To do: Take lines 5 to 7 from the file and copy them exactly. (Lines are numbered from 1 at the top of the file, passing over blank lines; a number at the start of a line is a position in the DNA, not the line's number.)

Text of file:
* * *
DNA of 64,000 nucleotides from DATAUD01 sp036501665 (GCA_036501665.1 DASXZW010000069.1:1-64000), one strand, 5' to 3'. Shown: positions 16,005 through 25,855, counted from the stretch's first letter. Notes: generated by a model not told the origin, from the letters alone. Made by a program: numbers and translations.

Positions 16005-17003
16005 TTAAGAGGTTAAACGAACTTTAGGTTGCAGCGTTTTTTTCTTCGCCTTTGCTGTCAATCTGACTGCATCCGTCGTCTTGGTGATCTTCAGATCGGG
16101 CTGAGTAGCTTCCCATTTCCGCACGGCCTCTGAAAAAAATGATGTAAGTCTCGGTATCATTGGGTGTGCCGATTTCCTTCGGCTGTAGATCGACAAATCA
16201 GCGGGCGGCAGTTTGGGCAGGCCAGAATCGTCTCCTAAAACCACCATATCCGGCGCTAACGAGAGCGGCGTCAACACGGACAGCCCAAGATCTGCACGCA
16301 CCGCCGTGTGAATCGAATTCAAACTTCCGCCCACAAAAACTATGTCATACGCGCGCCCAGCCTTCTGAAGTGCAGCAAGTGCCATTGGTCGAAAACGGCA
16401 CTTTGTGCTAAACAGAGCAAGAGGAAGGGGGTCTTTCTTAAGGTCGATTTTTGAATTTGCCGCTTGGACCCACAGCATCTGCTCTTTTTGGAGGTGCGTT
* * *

16201 GCGGGCGGCAGTTTGGGCAGGCCAGAATCGTCTCCTAAAACCACCATATCCGGCGCTAACGAGAGCGGCGTCAACACGGACAGCCCAAGATCTGCACGCA
16301 CCGCCGTGTGAATCGAATTCAAACTTCCGCCCACAAAAACTATGTCATACGCGCGCCCAGCCTTCTGAAGTGCAGCAAGTGCCATTGGTCGAAAACGGCA
16401 CTTTGTGCTAAACAGAGCAAGAGGAAGGGGGTCTTTCTTAAGGTCGATTTTTGAATTTGCCGCTTGGACCCACAGCATCTGCTCTTTTTGGAGGTGCGTT